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Stay up to date with the latest news and announcements during Australia’s host year.

News
15 Nov 2014 - 1:30pm
Spouses of G20 leaders had a close encounter with Australian wildlife.
Transcript External
15 Nov 2014 - 12:15pm
Australia's Treasurer Joe Hockey, statement at G20 Finance Ministers meeting, Brisbane
Transcript
15 Nov 2014 - 9:30am
Australia's Treasurer Joe Hockey, opening remarks at Finance Ministers' meeting, Brisbane
Transcript
15 Nov 2014 - 9:00am
Good morning, ladies and gentlemen. This is my first G20 meeting as President of the European Commission, and at the very same time the last G20 Summit of my good friend Herman Van Rompuy. I would like to touch briefly on three main topics President Van Rompuy and myself will address later today. Firstly, investment. We come here today against the backdrop of what we can only describe as a modest economic recovery. Global GDP growth is slower than expected and growth in Europe is lower than we did hope for. We have to do more to kickstart and sustain economic recovery. We each need to do our part and it is good that in July the G20 members were able to put forward growth strategies.
News
15 Nov 2014 - 12:00am
The final 2014 meetings of the L20 and B20 in Brisbane this week marked the end of a year of productive engagement between the G20 and its partners from business and the community.
Transcript
14 Nov 2014 - 9:15pm
My name is Josh Zwar and I'm the co-chair of this year's Y20. Joining me this afternoon is Holly Ransom, the co-chair of the Y20, and Tim Cameron. Tim’s an Australian delegate to this year's Y20. The Y20 is one of the G20's five official engagement groups and we are charged with representing the views of young people under 30. The Y20 has been a part of the G20 process now for the last five years, as leaders recognise the importance of engaging a growing and global youth population. Young people under 30 now make up half of the world's population. But the need to engage youth is even more stark in the context of a global financial crisis and a weak global recovery that has hit young people particularly hard. Youth unemployment rates spiked in 2008 and have not fallen as we would have expected – at great cost to individuals and their economies.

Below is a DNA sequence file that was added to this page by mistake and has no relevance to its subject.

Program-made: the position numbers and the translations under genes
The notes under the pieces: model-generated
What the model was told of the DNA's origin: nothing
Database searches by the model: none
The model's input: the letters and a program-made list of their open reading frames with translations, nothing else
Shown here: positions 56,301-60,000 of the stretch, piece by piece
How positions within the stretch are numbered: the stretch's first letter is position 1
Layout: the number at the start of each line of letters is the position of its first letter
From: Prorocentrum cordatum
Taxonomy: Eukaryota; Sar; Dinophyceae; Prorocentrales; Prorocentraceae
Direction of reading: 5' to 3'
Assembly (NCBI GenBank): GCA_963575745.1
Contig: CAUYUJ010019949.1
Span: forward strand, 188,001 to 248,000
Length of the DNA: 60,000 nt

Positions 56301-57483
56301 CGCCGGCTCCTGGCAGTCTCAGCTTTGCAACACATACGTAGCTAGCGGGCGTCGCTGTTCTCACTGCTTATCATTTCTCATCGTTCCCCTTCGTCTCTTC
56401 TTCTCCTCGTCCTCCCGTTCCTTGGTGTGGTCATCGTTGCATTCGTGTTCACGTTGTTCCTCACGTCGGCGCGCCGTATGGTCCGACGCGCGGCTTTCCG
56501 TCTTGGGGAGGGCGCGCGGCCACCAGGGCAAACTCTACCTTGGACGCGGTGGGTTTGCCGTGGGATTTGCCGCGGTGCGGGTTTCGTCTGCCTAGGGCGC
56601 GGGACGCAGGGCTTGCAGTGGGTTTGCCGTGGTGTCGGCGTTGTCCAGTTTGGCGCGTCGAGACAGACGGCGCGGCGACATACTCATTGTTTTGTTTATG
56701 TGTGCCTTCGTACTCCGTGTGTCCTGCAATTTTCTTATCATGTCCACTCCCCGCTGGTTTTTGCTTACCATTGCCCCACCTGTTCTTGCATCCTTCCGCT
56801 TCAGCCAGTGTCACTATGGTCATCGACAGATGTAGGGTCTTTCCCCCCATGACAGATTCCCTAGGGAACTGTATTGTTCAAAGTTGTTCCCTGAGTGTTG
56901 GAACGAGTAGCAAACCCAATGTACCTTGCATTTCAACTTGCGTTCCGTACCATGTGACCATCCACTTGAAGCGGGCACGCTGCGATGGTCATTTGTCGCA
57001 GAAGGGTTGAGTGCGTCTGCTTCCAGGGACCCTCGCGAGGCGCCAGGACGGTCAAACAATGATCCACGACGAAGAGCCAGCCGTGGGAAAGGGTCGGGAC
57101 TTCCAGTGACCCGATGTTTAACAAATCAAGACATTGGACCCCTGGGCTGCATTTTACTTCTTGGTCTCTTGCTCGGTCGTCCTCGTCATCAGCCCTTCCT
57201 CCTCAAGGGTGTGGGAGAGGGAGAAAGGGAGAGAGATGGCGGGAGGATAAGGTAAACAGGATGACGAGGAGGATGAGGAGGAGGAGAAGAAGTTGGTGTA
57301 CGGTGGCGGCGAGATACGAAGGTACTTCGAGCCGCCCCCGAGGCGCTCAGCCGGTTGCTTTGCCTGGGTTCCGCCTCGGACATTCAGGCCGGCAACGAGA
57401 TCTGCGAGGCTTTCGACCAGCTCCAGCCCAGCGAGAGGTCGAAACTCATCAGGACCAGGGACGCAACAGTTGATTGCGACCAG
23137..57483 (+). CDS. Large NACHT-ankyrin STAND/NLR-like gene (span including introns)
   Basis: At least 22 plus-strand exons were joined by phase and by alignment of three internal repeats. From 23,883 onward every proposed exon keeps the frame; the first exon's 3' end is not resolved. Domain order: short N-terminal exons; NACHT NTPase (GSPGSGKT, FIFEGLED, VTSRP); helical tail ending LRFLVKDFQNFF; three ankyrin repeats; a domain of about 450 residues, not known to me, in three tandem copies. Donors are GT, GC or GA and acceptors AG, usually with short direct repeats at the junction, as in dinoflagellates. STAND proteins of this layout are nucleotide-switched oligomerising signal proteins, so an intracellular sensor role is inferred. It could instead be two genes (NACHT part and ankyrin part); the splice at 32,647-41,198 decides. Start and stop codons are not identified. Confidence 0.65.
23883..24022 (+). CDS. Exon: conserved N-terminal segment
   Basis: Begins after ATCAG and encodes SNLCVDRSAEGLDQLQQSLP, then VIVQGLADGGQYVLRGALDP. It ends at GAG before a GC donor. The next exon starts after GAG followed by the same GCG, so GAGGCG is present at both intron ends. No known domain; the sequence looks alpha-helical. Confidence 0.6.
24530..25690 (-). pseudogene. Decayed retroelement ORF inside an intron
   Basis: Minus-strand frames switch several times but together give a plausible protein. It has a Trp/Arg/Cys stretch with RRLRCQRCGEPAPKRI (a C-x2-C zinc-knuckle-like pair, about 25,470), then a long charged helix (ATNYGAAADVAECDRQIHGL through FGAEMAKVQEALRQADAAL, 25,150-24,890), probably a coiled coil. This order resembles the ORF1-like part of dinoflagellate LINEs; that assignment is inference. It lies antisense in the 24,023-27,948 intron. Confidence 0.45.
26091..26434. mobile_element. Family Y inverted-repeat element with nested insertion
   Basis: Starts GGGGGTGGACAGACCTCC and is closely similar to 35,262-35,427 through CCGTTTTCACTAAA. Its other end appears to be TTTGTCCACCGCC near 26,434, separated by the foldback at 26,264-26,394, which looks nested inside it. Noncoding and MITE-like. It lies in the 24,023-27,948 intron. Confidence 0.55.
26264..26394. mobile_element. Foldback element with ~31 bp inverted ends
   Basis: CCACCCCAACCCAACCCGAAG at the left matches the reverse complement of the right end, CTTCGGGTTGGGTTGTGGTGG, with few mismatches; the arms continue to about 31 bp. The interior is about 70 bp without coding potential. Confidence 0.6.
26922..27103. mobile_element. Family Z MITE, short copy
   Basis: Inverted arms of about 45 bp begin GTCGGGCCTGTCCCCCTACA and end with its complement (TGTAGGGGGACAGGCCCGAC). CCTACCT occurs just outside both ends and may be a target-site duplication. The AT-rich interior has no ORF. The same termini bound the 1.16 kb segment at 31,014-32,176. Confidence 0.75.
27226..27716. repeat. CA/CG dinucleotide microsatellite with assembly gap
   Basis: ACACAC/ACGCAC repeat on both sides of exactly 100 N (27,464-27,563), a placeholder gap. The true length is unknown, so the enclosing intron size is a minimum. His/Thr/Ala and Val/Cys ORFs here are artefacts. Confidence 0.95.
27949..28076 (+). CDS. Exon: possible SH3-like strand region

Transcript
14 Nov 2014 - 9:00pm
Good afternoon, ladies and gentlemen and thank you all for being here. The G20 Summit comes at a key moment for the multilateral trading system. From the outset, I must compliment Prime Minister Abbott for the focus that he has put on trade during the presidency of Australia. Trade, as we all know, is a key driver of economic growth, jobs, development, and the multilateral trading system underpins all of this. I have called this press conference today because we have heard good news in recent days that may help unblock the negotiating impasse that we have been experiencing since July.
Transcript External
14 Nov 2014 - 6:30pm
Thank you for the warm introduction. In turn, let me welcome you to the beautiful city of Brisbane. It's a pleasure to be here today to talk about how the idea of 'rebuilding economies, jobs and wages' influenced the G20 agenda this year. Nine months ago, when I first met with G20 Finance Ministers and Central Bank Governors in Sydney, the notion of 'rebuilding the economy' was at the forefront of our minds. And it continues to be.
Transcript
14 Nov 2014 - 5:15pm
To brief you on where we are on the tax front, as you know this will be an item actually pretty high on the agenda of the leader's meeting tomorrow, and on Sunday. So I just wanted to give you some background on what has been done, where we are, what it means, what the challenges are. I'm happy to answer any question you may have. So, you will remember that last year in St Petersburg, the leaders agreed a couple of things on tax. One of them was to develop a standard for automatic exchange of information. And second, they endorsed a BEPS action plan which was presented to them by the OECD BEPS – meaning base erosion and profit shifting - which is the issue of tax avoidance by multinationals, and the loopholes in the international tax framework which facilitates the shifting of profits to no tax jurisdiction where no activities are carried out. Where do we stand after one year?
Transcript
14 Nov 2014 - 3:00pm
The world has moved forward since the financial crisis of 2008, but our societies are now going through fundamental structural changes that put our future prosperity at risk. Global economic power is shifting. Populations around the world are ageing. There is a potential mismatch between economic activity, social needs and the supply of skilled labour. Global economic growth is weak and unemployment remains stubbornly high.

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